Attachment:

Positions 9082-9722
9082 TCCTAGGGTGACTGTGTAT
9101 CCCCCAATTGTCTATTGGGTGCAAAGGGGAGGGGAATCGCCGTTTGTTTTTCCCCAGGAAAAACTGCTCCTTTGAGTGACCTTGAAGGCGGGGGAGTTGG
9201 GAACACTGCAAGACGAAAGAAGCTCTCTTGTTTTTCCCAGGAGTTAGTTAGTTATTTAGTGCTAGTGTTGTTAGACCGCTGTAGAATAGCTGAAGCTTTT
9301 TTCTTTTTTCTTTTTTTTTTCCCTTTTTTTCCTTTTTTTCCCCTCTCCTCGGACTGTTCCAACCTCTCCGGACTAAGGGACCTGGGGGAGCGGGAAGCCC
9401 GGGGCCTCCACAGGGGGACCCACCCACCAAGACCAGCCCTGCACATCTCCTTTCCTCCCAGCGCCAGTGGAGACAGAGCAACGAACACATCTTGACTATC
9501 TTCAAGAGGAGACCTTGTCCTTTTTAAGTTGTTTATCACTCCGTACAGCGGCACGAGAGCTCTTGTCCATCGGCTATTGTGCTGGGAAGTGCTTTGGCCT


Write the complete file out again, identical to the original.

Positions 9082-9722
9082 TCCTAGGGTGACTGTGTAT
9101 CCCCCAATTGTCTATTGGGTGCAAAGGGGAGGGGAATCGCCGTTTGTTTTTCCCCAGGAAAAACTGCTCCTTTGAGTGACCTTGAAGGCGGGGGAGTTGG
9201 GAACACTGCAAGACGAAAGAAGCTCTCTTGTTTTTCCCAGGAGTTAGTTAGTTATTTAGTGCTAGTGTTGTTAGACCGCTGTAGAATAGCTGAAGCTTTT
9301 TTCTTTTTTCTTTTTTTTTTCCCTTTTTTTCCTTTTTTTCCCCTCTCCTCGGACTGTTCCAACCTCTCCGGACTAAGGGACCTGGGGGAGCGGGAAGCCC
9401 GGGGCCTCCACAGGGGGACCCACCCACCAAGACCAGCCCTGCACATCTCCTTTCCTCCCAGCGCCAGTGGAGACAGAGCAACGAACACATCTTGACTATC
9501 TTCAAGAGGAGACCTTGTCCTTTTTAAGTTGTTTATCACTCCGTACAGCGGCACGAGAGCTCTTGTCCATCGGCTATTGTGCTGGGAAGTGCTTTGGCCT